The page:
Michael Caine walked ‘straight into stardom' in 1965’s The Ipcress File

Since I'm hitting London in a week or so, today's post is a repeat featuring one of my favorite Brits. Let me know if you find the film streaming anywhere; I can't find it on any of the streaming service.

Everything old is new again

Robert Redford’s A Walk in the Woods did well at the box office. Richard Gere is getting some well deserved attention from Time Out of Mind. Lately I feel like I’m writing about actors who had their heyday in my own youth and are still ticking along. Michael Caine is back with another film. It’s called Youth and it looks like it’s about anything but. Youth—which isn’t based on a book and therefore ineligible for me to write about in this space as determined by the rules and regulations set forth when this book-to-movie blog was created (oops, that was me!)—looks, well, awesome!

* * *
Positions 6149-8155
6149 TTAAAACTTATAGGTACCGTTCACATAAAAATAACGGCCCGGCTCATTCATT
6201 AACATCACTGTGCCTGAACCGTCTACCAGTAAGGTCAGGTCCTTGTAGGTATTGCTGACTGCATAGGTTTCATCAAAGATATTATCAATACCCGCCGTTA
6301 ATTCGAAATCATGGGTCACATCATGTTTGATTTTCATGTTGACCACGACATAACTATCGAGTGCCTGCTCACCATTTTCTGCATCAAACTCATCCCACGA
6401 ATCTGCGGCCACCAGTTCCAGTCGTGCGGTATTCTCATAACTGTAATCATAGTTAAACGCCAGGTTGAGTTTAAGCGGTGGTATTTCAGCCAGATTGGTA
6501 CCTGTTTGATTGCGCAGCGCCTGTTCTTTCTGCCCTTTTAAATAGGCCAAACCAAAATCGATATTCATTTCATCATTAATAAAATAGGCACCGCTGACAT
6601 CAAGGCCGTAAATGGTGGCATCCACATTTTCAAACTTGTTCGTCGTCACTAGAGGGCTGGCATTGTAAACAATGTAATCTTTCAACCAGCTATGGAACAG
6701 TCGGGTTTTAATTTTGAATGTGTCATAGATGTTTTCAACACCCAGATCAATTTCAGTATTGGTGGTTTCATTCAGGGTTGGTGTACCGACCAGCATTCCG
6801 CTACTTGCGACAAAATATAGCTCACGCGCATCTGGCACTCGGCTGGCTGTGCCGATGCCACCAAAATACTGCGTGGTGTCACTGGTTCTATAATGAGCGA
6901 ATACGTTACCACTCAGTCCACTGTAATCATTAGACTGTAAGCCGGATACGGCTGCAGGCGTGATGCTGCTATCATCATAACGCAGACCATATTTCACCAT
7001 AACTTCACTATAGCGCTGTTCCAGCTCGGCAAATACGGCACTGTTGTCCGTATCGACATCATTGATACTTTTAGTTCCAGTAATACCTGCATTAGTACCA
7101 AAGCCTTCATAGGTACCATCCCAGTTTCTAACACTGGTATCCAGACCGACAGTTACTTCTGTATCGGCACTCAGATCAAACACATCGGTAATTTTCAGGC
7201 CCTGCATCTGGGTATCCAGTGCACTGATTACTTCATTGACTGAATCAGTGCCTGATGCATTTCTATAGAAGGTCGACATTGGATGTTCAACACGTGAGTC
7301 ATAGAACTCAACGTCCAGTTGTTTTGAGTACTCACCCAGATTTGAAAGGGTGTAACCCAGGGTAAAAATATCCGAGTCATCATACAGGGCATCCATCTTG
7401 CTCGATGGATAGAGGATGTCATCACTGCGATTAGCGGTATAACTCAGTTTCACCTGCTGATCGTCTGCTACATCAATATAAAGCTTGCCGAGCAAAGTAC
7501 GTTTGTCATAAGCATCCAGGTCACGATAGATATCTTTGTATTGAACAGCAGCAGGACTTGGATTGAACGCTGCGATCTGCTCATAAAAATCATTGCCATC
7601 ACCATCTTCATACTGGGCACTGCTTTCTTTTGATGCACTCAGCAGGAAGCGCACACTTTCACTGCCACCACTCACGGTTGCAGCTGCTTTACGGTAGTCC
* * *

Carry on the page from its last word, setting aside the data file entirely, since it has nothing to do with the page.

But let’s not talk about that. I don’t want to have to fire myself from this non-paying position. Who else is going to work for free? (I also accept your comments; so please leave one.) On the other hand, don’t tell anyone but I might embed the trailer at the bottom of this post. Shhh.

“He walks straight into stardom as Harry Palmer” 

Caine, at 82, has worked for well over half a century in film—he got his start on British television in the early 1960’s—before breaking out in the movies. He made a bit of a name for himself in Zulu in 1964 and by 1966, with the release of Alfie, Michael Caine was a star. In between came The Ipcress File in 1965, in which Caine played a British sergeant with a bit of a criminal past forced to play spy. His mission, should he accept it, is to rescue a top British scientist.